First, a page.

During the Christmas holidays there is more time for reading, and this year, too, shunning the terrible news coming from Asia, I read all I could find at the newsagent’s in the village where I was. One of my readings has been Genteviaggi, where an article by Marco Giovannini recalled an American saying according to which every seven years one should celebrate a rite of renewal: by changing jobs, moving to a different town, or something of the kind.
That reminded me that Job in Tourism has just ended its seventh year of publications.
Nowadays, businesses spring up, grow up and die out in no time. There is a street in Milan I happen to go to often, Via Paolo Sarpi, where you can almost weekly see that some shop or other has changed; again in Milan, but I think the same applies to any other place, important shops of historic tradition change ownership and address, leaving a piece of history behind. Restaurants and hotels sometimes do the same. Large hotels tend to turn into apartment buildings, and restaurants, if they are well located in town, can become the stores of luxury fashion houses. The new economy has exacted a death toll higher than Attilas’, and the business mortality rate in general has escalated enormously.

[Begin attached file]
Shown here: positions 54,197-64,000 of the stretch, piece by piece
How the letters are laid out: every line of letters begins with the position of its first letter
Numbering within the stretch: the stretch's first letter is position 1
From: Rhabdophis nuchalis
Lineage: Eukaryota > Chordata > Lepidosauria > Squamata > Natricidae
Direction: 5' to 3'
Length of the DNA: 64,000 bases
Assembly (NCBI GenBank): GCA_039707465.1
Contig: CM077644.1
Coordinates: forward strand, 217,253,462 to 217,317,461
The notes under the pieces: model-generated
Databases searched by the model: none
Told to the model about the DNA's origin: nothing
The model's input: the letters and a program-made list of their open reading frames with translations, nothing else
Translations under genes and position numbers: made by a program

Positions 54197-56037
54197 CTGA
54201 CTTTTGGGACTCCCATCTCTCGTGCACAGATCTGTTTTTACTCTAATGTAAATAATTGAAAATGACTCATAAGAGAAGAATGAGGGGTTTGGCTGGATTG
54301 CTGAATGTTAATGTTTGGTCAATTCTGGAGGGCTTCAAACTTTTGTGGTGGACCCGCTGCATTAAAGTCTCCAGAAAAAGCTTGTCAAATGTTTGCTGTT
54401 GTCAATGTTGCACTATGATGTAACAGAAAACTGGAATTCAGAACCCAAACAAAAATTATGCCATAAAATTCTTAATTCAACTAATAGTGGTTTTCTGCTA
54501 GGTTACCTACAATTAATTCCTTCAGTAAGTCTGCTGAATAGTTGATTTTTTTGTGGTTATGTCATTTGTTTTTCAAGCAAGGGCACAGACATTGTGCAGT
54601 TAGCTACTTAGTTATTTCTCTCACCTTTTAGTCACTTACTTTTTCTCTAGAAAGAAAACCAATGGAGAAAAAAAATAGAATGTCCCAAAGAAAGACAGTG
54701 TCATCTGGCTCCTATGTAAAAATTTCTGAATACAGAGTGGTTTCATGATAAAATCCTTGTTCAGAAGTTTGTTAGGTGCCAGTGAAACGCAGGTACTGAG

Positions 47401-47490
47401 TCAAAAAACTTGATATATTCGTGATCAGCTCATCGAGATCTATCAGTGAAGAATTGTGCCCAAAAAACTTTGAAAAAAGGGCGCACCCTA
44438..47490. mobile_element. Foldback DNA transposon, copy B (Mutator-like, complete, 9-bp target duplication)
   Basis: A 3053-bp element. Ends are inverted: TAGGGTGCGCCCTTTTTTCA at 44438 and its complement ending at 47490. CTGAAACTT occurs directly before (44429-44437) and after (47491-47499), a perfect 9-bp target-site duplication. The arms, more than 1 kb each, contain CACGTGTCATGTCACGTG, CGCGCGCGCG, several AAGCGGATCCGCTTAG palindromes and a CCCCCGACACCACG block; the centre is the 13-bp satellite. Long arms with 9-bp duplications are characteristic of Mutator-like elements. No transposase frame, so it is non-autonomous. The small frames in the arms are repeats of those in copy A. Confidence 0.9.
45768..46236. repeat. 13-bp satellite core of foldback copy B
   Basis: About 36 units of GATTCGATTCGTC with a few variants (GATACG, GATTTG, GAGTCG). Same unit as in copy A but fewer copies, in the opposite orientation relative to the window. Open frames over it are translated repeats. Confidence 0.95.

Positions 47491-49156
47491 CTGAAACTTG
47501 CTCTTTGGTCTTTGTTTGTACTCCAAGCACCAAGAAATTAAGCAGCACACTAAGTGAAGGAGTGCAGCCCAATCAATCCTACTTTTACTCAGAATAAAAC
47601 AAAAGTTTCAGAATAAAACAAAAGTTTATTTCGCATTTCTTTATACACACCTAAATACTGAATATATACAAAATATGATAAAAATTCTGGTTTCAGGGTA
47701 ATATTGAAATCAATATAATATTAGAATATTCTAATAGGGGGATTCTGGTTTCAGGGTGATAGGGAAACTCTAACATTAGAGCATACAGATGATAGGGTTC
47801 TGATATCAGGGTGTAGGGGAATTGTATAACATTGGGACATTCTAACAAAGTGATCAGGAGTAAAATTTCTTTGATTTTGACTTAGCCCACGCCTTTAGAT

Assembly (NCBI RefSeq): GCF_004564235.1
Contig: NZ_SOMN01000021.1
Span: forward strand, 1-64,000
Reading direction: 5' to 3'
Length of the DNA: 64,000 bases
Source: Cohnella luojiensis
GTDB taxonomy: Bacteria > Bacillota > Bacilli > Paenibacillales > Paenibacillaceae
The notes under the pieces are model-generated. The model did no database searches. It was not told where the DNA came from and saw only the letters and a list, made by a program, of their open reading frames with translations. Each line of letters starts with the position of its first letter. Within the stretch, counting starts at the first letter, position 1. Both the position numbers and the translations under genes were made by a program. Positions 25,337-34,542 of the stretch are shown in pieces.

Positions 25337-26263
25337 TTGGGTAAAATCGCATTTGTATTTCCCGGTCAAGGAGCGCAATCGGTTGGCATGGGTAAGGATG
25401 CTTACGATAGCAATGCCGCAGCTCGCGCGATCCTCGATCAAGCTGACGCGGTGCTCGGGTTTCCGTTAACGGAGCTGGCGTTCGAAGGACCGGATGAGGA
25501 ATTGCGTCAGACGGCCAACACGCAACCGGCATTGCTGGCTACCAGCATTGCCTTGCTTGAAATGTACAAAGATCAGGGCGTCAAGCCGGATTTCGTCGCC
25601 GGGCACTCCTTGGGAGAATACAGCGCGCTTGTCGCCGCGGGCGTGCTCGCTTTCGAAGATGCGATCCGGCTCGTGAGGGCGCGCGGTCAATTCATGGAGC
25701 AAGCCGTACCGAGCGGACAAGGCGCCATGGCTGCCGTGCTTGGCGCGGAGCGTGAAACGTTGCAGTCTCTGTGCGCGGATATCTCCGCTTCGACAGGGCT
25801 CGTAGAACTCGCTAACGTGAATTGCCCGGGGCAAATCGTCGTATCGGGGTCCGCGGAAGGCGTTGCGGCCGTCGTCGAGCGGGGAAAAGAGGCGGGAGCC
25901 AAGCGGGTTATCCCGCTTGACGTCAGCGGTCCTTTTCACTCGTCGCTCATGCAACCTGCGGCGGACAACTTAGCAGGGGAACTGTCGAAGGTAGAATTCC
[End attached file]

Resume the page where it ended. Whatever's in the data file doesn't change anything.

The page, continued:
In this climate of discontinuity, and reflecting on it, with no need to enumerate all that we have achieved starting from scratch, with only the guts of some who had believed in the project, I am happy with the seven years that have passed (though unfortunately being seven years older!). We are not lacking enthusiasm, and we have a huge number of new plans in store. In how many years? It does not matter how many: definitely, we won’t set a limit at seven. We believe in constant work, in day-to-day industriousness, and if somebody should suggest that we heed the American piece of advice, we would answer: no, why should we?
Translation of the Italian
editorial by Paola Praloran